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 Somer found — why not Haleigh?

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PostSubject: Somer found — why not Haleigh?   Sun Nov 01, 2009 4:36 am

Somer found — why not Haleigh?
Investigators quickly discovered Somer Thompson's body, but factors explain why Haleigh Cummings remains missing

By Anthony Colarossi Sentinel Staff Writer

October 31, 2009
ORANGE PARK — Across the street from where 7-year-old Somer Thompson lived in suburban Orange Park, a memorial grows in the shade of an old oak.

Friends, family and strangers leave candles, flowers, prayer cards, teddy bears, balloons and short, hopeful notes: "You're OK now. God got U Baby" and "You are my Sunshine" and "Justice for Somer."

Profound sadness surrounds the place, but so does a certain sense of closure: Somer Thompson lived here. She is gone now. Somebody did a horrible thing to her, but many others loved this girl.

Fifty miles south in rural Satsuma, there is no closure.

In February, 5-year-old Haleigh Cummings' disappearance captured national attention. Now a billboard along U.S. Highway 17 flashes Haleigh's face every few seconds at drivers passing through town and provides a number to call with tips.

But unlike Somer, whose body was discovered in a Georgia landfill two days after she disappeared, Haleigh has never been found.
Missing-children's experts involved in both cases say the cooperation of Somer's family and her community coupled with some creative and aggressive detective work by the Clay County Sheriff's Office led to the girl's discovery.

At the same time, some say inconsistencies in the account given by the last person thought to have seen Haleigh late Feb.9 has hindered the efforts of investigators with the Putnam County Sheriff's Office.

The difference between the cases is one little girl being found and put to rest near her home — and a series of fruitless searches through woods, lakes and fields that have turned up no body after nearly nine months.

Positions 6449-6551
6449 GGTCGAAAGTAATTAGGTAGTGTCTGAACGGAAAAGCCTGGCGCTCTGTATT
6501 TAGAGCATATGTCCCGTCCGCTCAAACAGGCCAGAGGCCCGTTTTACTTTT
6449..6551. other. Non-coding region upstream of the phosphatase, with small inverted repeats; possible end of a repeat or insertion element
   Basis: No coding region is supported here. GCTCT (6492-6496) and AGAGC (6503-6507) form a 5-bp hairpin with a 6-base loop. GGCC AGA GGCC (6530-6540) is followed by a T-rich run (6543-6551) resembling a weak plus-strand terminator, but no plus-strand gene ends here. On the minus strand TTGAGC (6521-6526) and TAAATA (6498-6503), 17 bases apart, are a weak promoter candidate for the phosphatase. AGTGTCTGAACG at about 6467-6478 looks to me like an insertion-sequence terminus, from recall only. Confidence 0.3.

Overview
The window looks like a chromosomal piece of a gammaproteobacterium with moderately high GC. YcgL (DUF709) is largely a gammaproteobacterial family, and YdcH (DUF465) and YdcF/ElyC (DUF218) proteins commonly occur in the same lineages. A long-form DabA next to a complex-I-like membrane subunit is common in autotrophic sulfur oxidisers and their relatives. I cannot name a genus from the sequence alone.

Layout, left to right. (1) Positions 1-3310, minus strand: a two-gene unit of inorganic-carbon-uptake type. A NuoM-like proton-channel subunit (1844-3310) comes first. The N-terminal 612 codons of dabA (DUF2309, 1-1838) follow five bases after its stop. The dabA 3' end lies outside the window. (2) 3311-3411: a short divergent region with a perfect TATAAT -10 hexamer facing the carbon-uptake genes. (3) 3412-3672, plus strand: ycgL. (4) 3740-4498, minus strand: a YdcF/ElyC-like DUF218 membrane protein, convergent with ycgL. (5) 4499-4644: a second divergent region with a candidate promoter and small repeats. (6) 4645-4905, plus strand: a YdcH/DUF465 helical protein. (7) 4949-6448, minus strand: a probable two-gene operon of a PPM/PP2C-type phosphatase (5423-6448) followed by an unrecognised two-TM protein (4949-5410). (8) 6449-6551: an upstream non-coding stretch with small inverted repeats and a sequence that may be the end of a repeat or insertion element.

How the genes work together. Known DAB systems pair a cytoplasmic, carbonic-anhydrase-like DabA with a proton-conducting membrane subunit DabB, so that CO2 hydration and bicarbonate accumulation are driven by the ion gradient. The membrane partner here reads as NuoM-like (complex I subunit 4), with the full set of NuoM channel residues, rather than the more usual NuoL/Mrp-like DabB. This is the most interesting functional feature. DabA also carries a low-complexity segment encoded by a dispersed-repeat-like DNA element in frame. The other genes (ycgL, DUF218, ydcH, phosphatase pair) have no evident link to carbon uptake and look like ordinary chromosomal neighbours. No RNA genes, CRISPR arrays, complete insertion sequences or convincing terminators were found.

"In Clay County, they said, 'You know, we've got a little girl missing. Let's go to work,'" said Tim Miller, founder of Texas EquuSearch, who is familiar with both cases. "They've got a family that's being honest. They've got a community that's being honest. They got right in on it, and they just did a tremendous job."

On Tuesday, Somer was buried at Jacksonville Memory Gardens near her home. The discovery of her body has the community frightened, but also confident her killer will be found.

But in Haleigh's case, investigators initially thought the child had been abducted from the Satsuma double-wide of her father, Ronald Cummings. By mid-August, about the time Haleigh would have turned 6, they were publicly expressing doubt that a stranger had taken Haleigh. And investigators noted that Misty Cummings "continues to hold important answers in the case." At the time of Haleigh's disappearance, Misty Cummings was Misty Croslin but later married Haleigh's father. They have since divorced.

Tests have shown Misty Cummings to be deceptive when answering questions about Haleigh's disappearance.

"From very, very early on, we stated publicly there were inconsistencies in Misty's story about what happened that evening," said Putnam Deputy Sheriff Hancel Woods, adding that investigators continue to work the case daily, as they have handled nearly 6,000 tips.
While praising the team investigating Somer's case in neighboring Clay County, Woods said the two cases have many differences, and nothing at this point suggests they might be related.

"Obviously there are similarities drawn due to geographic proximity and the girls' ages, but each case stands on its own," Woods said.

Crucial differences
Though Clay detectives have received widespread praise for finding Somer so soon, experts say Putnam officials have done their job well, too.

"Putnam County [investigators] did everything right," Miller said this week. "Unfortunately they didn't have a damn thing to work with."

Investigators working on the Somer Thompson case had the pressure of time slipping away with each hour Somer was missing. But they were prepared. Several months earlier, they had trained for just such a scenario: a child who went missing after school.

They had started searching Somer's neighborhood quickly, including the trash coming out of the Grove Park neighborhood, where the girl was last seen walking home from school early last week, according Clay Sheriff Rick Beseler.
Continued here...... http://www.orlandosentinel.com/news/crime/orl-somer-haleigh-103109,0,340366.story?page=2

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